Another meeting has been scheduled for a later date.
The meeting between the Nigeria Labour Congress (NLC) and officials of the federal government on the fuel subsidy removal policy ended in a deadlock Monday evening.
The meeting held in Abuja and was attended by the Minister of Labour and Employment, Simon Lalong, Minister of State for Labour and Employment, Nkeiruka Onyejeocha NLC President, Joe Ajaero, and other leaders.
Earlier in the month, the NLC embarked on a two-day nationwide strike to protest the failure of the Nigerian government to proffer lasting solutions to the challenges caused by fuel subsidy removal.
The union accused the Nigerian government of failure to implement some of its resolutions from its previous meetings.
Earlier, the minister invited the NLC and the Trade Union Congress (TUC) for talks to avert the two-day strike held between 5 and 6 September.
However, "only the TUC showed up for the meeting," Mr Lalong was quoted by Channels as saying.
On Monday, Mr Lalong emphasized the willingness of the government to cooperate with the union members to address the demands of the union.
"In recent months, our country has witnessed teething challenges, marked by industrial actions and unrest that have adversely affected the economy. I appear before you today not just as a representative of the government, but as an advocate for constructive dialogue, aspiring to understand your concerns and working hand in hand to find lasting solutions that benefit all Nigerians," Mr Lalong was quoted by Vanguard as saying.
"I fully acknowledge and appreciate the invaluable role the NLC plays in championing the rights and welfare of our workers. Your dedication and tireless advocacy have been critical in shaping a fair and inclusive work environment and ensuring the well-being of our workforce.
"We acknowledge the valid grievances that have fueled the recent labour crisis, and we are committed to addressing them in a just and equitable manner. We must also recognize the economic realities that confront us. As we address the concerns of our workforce, we must be mindful of striking a balance that promotes economic growth and secures sustainable progress for our nation."
The minister called upon concerned leaders of various bodies to engage in open-minded and constructive dialogue, to enable them bridge any gaps that may exist between the interests of workers and the ultimate goal of driving economic advancement.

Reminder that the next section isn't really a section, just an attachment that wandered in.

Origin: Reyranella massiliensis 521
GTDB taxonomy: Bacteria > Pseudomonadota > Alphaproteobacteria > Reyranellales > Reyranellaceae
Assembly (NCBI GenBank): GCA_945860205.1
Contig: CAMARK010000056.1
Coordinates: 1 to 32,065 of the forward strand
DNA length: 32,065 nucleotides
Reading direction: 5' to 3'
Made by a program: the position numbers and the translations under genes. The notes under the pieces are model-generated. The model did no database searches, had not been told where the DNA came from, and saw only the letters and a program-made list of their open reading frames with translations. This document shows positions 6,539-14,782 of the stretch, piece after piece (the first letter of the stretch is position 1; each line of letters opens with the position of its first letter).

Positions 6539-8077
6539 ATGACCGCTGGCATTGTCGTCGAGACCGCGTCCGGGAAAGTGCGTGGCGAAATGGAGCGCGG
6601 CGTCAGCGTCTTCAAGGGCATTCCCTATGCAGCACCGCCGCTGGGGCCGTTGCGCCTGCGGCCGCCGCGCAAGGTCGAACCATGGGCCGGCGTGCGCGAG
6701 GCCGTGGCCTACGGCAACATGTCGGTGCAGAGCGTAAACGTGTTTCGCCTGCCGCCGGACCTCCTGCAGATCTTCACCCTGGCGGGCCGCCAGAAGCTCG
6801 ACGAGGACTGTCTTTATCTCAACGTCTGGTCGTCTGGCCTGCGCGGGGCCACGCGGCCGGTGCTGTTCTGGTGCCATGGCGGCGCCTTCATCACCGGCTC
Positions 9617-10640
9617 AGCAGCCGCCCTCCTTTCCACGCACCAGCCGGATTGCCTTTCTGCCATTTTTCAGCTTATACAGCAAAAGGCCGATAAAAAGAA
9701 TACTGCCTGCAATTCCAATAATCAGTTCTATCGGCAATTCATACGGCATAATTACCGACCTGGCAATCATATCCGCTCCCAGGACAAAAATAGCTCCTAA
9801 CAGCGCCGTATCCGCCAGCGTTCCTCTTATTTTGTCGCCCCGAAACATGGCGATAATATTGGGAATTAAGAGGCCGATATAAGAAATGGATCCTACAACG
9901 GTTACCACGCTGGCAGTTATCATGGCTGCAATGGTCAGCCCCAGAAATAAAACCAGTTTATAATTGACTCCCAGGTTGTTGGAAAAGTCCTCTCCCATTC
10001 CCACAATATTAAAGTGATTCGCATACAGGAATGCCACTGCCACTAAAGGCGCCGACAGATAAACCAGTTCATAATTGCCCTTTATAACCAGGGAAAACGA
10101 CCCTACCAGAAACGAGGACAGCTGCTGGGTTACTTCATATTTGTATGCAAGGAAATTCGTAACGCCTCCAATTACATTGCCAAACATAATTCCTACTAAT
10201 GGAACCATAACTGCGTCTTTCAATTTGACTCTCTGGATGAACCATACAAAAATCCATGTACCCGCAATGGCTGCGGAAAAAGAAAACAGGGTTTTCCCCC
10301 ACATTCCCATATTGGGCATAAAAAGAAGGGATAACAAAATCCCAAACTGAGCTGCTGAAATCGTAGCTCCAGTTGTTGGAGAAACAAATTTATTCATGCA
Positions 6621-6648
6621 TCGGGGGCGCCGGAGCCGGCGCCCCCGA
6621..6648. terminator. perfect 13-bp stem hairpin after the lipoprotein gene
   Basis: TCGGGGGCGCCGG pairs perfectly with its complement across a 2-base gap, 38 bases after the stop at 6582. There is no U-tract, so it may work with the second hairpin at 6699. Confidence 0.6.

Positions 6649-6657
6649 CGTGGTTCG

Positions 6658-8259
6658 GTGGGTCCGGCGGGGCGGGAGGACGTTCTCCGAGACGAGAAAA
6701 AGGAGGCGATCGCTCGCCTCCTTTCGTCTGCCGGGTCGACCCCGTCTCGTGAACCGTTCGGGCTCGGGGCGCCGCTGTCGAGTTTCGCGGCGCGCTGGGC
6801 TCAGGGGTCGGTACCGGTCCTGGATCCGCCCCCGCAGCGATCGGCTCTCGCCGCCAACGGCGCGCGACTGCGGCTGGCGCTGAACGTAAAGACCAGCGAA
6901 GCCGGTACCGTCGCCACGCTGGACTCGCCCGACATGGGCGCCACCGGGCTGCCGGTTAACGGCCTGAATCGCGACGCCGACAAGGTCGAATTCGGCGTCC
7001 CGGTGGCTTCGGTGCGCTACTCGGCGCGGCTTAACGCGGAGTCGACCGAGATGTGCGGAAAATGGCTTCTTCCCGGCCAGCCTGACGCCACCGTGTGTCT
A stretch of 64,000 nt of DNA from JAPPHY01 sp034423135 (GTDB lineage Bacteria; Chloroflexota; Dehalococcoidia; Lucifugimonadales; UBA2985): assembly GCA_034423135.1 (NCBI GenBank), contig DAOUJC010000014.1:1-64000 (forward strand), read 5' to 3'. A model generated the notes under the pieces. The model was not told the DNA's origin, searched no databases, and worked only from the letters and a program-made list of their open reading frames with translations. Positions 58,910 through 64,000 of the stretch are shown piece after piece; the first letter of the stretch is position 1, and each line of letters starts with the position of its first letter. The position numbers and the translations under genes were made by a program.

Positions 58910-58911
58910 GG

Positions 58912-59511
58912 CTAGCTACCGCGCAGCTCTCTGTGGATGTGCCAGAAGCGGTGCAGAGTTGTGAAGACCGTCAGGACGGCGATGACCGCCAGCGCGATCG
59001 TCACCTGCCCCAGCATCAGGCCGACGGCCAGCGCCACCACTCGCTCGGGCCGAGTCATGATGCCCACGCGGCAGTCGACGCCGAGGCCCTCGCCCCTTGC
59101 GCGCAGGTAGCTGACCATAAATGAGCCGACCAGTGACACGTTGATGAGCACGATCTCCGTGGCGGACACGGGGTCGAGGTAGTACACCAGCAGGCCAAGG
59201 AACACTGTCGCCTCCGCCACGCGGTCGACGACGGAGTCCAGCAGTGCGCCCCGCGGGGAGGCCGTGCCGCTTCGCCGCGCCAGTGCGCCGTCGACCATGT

"In the spirit of unity and with utmost commitment to the betterment of our nation, let us seize this opportunity to listen and understand one another.
"Together, let us explore innovative approaches, reimagining strategies that enhance working conditions and worker benefits while nurturing a robust economy. I am confident that this gathering will produce resolutions that propel our labour sector towards greater strength, and our beloved country towards a brighter future.
"We eagerly look forward to our discussions today, knowing that the harmonious collaboration between the government and the NLC will facilitate an environment where our workforce thrives, and our economy flourishes," he said.
In his response, Mr Ajaero said his team was in the meeting with mixed feelings, to find out whether "something will happen or not," as many similar meetings in the past had failed to yield a positive response.
He further noted that the past strike actions were a result of the frustration Nigerian workers faced due to the effects of the hardship occasioned by the removal of fuel subsidies.
According to him, not one of the agreements with the federal government was addressed despite a series of meetings that were held.
"We came with mixed feelings whether it would work or not because we have had many meetings, some beyond this level, yet nothing seems to be coming out of it. But I have great optimism in the Nigerian project; we can't stop trying," he said.
"We are here with that belief that something may happen. But that doubt, that trust gap is what we feared for a long time now and it calls for lamentation.
"The strike is an effect of a policy that doesn't have a human face. There was no strike before the removal of the fuel subsidy. It was the government that said ask for palliatives, ask for wages and we have asked for it. That warning strike was a product of frustration, up till this moment."
Mr Ajaero said that leaders must work together to ensure that they reach a compromise and address the plight of Nigerians.
"There is the issue of CNG, refineries working, wage award and cash transfer. Of all these agreements, not even one has been addressed by the government and you want us to meet every day.
"Some of us have been around for a long time and our job is not to go on strike but when you enter into an agreement that agreement should be implemented. Before the warning strike, we raised the issues of palliatives and wage awards and the NURTW.
"Nobody earning N30,000 or N60,000 will buy fuel for one week. We need to find solutions to all these problems and we have articulated them. Each time we finish they ask for time. They asked for eight weeks, which we gave them. They asked for four weeks, which we gave them. We don't know what to tell our colleagues or members again. We hope that at the end of this meeting, we will have something to tell our members. This is a neck-breaking meeting," he said.
PREMIUM TIMES understands that another meeting has been scheduled for a later date.